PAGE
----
Navigating the pandemic

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May 29, 2020

In May 2020, the National Association of Corporate Directors (NACD) Blog and the Harvard Business Review (HBR) released the following articles on the pandemic.

Articles from the NACD Blog

Private company governance survey reveals COVID-19 accelerated preexisting trends

The 2019–2020 NACD Private Company Governance Survey details responses from 283 private company directors—the same directors who today find themselves guiding companies that are among those hit the hardest by the COVID-19 crisis. The questionnaire was in the field from July to August of 2019. And while that might seem like a lifetime ago, the lessons drawn only take on greater significance as we project toward a new normal. What follows are some the key findings from this survey, and what they could mean for the recovery of private companies.

Redefining enterprise risk in a post-COVID-19 environment

The COVID-19 crisis has outpaced the resiliency mechanisms of most global businesses, bringing two related elements into stark relief: First, the degree of businesses’ hyper-connectivity exceeded the comprehension of most organizations. Second, many firms did not account for the risks inherent in the trade-off between efficiency and resiliency. Together, these two dynamics have revealed a degree of fragility within organizations—and indeed, the overall system—previously thought impossible. Whether or not we face a second wave of the pandemic, systemic threats—such as climate change and cyberattacks—demand new approaches to managing risk at the board level.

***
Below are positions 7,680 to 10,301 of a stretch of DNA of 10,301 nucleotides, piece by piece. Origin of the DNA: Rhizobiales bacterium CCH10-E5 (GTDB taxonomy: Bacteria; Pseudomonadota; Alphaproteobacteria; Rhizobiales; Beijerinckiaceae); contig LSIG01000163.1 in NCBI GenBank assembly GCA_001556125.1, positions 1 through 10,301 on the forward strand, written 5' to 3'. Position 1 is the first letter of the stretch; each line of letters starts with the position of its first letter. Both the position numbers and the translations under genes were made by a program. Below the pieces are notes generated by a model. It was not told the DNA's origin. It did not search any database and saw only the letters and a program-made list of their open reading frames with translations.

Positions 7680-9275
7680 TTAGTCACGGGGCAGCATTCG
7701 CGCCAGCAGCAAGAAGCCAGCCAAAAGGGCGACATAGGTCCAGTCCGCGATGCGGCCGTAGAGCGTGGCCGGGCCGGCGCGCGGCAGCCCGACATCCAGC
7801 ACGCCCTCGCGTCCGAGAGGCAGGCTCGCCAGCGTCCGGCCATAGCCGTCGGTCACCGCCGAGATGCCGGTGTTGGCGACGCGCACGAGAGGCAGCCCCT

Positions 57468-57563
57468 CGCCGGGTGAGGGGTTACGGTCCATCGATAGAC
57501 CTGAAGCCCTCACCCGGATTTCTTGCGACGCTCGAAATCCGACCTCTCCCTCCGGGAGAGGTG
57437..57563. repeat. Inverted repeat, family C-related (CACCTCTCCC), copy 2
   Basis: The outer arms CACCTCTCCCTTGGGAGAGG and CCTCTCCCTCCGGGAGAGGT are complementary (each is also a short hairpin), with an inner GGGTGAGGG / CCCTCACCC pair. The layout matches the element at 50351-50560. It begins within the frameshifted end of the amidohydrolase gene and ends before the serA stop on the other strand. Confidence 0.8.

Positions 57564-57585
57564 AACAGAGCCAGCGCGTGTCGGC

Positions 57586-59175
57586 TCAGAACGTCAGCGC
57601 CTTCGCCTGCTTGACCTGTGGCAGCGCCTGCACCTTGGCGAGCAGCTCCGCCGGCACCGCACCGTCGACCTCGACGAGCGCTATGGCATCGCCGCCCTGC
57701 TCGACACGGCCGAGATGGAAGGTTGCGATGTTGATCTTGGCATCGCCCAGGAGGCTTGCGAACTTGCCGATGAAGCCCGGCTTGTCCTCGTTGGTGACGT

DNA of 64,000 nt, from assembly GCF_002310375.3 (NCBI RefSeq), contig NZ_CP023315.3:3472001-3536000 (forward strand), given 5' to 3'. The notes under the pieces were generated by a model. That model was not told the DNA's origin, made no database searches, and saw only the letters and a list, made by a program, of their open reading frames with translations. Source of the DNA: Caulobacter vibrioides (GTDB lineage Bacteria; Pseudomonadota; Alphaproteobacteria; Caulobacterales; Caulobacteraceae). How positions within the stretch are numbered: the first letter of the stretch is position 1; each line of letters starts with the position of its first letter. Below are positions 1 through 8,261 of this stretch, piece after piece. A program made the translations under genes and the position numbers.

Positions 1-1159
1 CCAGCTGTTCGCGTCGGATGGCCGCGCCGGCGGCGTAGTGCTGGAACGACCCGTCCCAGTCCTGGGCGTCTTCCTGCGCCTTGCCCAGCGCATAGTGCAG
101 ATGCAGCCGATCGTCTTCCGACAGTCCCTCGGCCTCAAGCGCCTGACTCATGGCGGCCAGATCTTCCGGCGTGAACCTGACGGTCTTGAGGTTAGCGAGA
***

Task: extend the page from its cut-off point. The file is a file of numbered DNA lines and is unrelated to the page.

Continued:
Navigating the pandemic: Risk oversight considerations from fortune 500 committee chairs

As companies are still confronting the immediate challenges resulting from the crisis precipitated by COVID-19, boards are beginning to turn their attention to the potential aftershocks of the pandemic to help shape their organizations’ post-crisis strategy amid great uncertainty and continued turbulence. Second- and third-degree risks, such as the credit risks of a customer’s customers or a supplier’s suppliers, are only beginning to emerge, and companies have little time to adapt to this new wave of challenges. At the same time, boards are considering the longer-term implications and opportunities that may result from the pandemic.

Think carefully before rewarding executives who cut their salaries

In past crises—the 2008 financial crisis, for example—we saw many instances of compensation committees “reimbursing” executives for their salary cuts with outsized equity grants. Some also made up for unearned annual bonus plans with equity grants in the name of retention and alignment with shareholders. Grants came at times of depressed stock prices and were usually for a larger number of shares than normal since grants were generally determined according to the then-current stock price of the underlying equity.

Cybersecurity defense and oversight during the COVID-19 crisis

Boards need to consider the ways in which their organizations’ cyber posture is changing as a result of the crisis. Board oversight is critical to ensuring that management is adapting to the evolving cyber-risk landscape as it works to maintain employee safety and continued business operations.


Articles from the HBR

How CEOs can lead selflessly through a crisis?

Crises cause us to view leaders as more charismatic and effective than we normally do. This is probably why U.S. presidents are almost universally re-elected in times of war. And research has shown that leaders who self-sacrifice tend to be the most effective.

Should a crisis change your CEO succession plan?

The exception would be if the CEO had shown any reluctance to hand over the mantle of leadership to a successor and might view the crisis as an opportunity to show how indispensable he is and stay in place. If the board does ask the CEO to stay longer than planned, limits on the extension should be negotiated; the terms might include a fixed time frame plus the existence of certain signs of stability, such as positive cash flow and sales forecasts.

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